- Recognition vs. Recall
- Reduce short-term memory load by assisting the user and providing needed information through the interface.
- - If asking a user for their account number, provide it for them if possible.
- If the user is filling out a multi-page form, show the information they have already submitted when asking for confirmation.
- Mental Model
- The interface/system should match mental models that the user holds in the real world.
- - If a person was looking for rooms in multiple buildings, show rooms grouped by building, not in an alphabetical list.
- The interface will communicate as efficiently as possible.
- - Instead of a button saying "Click here to submit your form," just use "Submit".
- Aesthetic Integrity
- The interface will have an attractive and appropriate design.
- - Interface styles support the user focusing on the actions they are completing, not distracting them.
- The interface will present elements simply.
- - Instead of adding extra styles, graphics, words, and lots of functionality, reduce the complexity of the page and simplify down to the essential information/elements.
- The interface will behave in a manner such that users can accurately predict what will happen next.
- - Instead of having a button that says "Go!" provide a "Submit form" button with text telling the user what will happen next. - An action button on a multi-step form could say "Complete order and proceed to confirmation".
- The interface will make reasonable guesses about what the user is trying to do.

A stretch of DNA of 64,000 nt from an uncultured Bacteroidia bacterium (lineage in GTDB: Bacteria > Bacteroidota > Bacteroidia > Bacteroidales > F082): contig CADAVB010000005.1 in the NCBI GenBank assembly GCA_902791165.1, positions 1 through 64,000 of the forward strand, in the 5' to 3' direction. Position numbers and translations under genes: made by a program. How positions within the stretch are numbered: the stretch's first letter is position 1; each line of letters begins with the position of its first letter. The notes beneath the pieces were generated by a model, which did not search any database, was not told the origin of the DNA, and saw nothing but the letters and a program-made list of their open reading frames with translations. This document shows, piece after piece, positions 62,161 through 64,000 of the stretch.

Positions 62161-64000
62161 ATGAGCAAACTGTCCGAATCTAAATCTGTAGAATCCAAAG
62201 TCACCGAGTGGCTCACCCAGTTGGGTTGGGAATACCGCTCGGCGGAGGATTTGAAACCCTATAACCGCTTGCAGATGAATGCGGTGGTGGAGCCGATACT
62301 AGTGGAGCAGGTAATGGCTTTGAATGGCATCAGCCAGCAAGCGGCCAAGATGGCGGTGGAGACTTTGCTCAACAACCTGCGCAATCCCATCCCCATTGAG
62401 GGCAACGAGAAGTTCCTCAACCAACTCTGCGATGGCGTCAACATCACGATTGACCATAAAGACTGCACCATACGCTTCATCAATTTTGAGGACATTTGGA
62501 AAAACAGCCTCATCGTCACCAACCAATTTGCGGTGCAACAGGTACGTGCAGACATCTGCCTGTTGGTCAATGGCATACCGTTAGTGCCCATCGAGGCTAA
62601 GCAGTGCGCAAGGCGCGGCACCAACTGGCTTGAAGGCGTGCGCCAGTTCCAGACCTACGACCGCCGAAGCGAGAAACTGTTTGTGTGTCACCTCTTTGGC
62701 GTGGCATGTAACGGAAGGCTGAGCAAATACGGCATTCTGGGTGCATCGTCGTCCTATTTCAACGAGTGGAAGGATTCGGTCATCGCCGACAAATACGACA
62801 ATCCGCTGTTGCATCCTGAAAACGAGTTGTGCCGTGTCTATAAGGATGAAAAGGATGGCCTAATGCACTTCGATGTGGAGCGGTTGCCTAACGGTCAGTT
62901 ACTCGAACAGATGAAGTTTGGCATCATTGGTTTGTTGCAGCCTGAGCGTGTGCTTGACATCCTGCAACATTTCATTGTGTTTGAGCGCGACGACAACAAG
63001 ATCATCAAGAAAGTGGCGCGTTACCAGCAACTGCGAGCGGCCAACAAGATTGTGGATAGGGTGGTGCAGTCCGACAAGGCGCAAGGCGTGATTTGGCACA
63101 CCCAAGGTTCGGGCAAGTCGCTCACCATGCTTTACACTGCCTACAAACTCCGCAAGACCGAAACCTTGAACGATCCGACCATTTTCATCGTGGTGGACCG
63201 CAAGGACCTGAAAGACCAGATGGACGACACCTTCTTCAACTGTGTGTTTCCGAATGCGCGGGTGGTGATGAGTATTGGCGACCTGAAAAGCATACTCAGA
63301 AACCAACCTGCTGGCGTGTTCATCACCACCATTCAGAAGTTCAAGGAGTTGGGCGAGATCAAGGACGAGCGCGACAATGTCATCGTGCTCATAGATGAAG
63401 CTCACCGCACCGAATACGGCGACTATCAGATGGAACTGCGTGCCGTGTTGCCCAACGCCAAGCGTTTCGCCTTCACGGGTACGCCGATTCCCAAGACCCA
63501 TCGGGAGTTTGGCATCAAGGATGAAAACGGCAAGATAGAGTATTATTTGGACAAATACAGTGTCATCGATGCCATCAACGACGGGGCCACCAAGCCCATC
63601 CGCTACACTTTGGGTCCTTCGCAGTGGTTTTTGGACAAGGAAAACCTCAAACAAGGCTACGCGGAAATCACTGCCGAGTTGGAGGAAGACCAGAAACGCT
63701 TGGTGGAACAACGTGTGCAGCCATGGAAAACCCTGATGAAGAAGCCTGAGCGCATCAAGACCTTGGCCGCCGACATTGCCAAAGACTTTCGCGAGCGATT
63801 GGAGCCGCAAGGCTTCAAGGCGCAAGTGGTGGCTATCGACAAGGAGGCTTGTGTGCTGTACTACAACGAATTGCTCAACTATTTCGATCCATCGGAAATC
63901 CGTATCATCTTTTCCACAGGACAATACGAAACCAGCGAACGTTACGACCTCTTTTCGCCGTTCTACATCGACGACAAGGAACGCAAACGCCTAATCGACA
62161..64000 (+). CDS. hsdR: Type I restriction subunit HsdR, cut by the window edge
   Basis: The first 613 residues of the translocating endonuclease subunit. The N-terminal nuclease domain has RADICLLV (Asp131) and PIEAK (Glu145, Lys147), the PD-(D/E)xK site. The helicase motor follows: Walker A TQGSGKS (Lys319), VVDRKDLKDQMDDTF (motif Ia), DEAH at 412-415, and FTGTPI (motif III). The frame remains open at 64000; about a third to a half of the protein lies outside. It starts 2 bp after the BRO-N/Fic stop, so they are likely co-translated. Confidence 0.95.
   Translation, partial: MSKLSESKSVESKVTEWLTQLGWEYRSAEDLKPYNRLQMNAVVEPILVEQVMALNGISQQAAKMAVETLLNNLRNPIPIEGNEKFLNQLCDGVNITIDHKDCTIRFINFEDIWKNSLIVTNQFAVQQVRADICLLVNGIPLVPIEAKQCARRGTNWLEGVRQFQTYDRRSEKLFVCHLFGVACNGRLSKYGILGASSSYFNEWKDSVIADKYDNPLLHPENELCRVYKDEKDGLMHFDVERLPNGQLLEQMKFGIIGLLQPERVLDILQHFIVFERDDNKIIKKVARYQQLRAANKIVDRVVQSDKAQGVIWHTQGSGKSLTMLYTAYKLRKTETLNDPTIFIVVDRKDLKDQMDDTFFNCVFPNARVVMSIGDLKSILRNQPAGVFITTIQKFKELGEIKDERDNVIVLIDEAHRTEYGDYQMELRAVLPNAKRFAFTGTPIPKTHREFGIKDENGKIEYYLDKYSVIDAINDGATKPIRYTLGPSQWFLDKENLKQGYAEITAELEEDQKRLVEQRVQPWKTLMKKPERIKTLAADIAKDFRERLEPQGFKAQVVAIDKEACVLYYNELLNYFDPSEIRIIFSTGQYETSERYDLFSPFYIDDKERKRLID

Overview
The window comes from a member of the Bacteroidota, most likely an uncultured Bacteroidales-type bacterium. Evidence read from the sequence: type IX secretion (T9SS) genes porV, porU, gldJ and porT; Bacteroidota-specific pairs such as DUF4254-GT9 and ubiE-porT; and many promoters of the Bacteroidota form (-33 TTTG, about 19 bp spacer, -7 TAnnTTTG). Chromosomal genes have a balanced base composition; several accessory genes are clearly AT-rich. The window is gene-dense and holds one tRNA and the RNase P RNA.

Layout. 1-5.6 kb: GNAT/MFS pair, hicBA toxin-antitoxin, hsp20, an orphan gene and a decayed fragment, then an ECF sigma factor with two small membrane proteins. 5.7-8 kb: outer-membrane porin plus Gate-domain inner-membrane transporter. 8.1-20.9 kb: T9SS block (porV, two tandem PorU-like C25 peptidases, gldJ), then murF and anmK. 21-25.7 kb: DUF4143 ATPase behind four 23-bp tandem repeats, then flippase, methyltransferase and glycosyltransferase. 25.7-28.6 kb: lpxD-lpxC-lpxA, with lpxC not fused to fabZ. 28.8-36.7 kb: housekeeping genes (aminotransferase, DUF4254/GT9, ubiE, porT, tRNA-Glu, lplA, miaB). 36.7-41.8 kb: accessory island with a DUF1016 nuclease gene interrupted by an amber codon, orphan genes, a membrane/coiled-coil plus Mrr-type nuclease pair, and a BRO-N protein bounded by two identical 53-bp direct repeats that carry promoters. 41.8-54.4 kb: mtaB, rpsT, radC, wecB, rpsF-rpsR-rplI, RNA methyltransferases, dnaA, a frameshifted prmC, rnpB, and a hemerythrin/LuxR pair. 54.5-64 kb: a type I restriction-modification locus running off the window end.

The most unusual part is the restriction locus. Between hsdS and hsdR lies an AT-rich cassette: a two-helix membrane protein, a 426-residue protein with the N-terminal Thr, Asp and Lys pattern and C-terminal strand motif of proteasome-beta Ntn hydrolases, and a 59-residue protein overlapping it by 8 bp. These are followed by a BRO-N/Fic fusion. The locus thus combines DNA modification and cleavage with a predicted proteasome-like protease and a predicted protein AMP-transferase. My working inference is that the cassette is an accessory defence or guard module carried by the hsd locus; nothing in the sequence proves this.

- - Chrome autofill will fill out a form based on a user's contact information that it knows.
- The interface will be free from errors.
- - The form will not allow characters that will break the form.
- Error Handling & Prevention
- The system will prevent errors as much as possible, and provide simple error handling in meaningful terms.
- - Validation on form fields to prevent user error. - Helpful instructions in the context of the interface to assist the user. - Plain language in the user's terms to explain errors.
- Allow users to customize the UI as appropriate.
- - ServiceNow dashboards let you customize what you see. - Options for users to choose settings between list view and grid view of items.
- Enable frequent users to use shortcuts for common tasks.
- - Showing "recently viewed" items to the user. - "Frequently visited" menu to frequent actions.
- Strive for consistency across the interface and system.
- -The interface uses the same names for menu items as their corresponding page titles. - A logo lockup is always in the top left, and search is always in the top right and does not change on different pages of the interface. - Breadcrumbs across all pages offer users a way to trace the path back to their original landing point.
- User Support
- The interface will provide additional assistance as needed or requested.
- - Contextual help provided through information links to explain form fields and why they are needed. - Permanent link to customer support in the interface.
- The interface will allow the user to perform a task exactly.
- - Ensure users can complete tasks efficiently, and not have to rely on workarounds or repetitive processes.
- The system will permit easy reversal of actions.
- - If the user mistypes their email address and misses the "@," the form should validate the field and alert the user to the error so they can fix it. - If the user submits the form, let the user edit the form without having to start over from scratch. - Provide an "undo" button when editing. - Revision history
- The interface will offer informative feedback to the user.
- - If the user went idle for a while, let them know that there will be a timeout. - Confirmation message upon action completed, confirming to the user that it was a success. - If the user has not filled out a required field, highlight the field in red and have text saying "This field is required."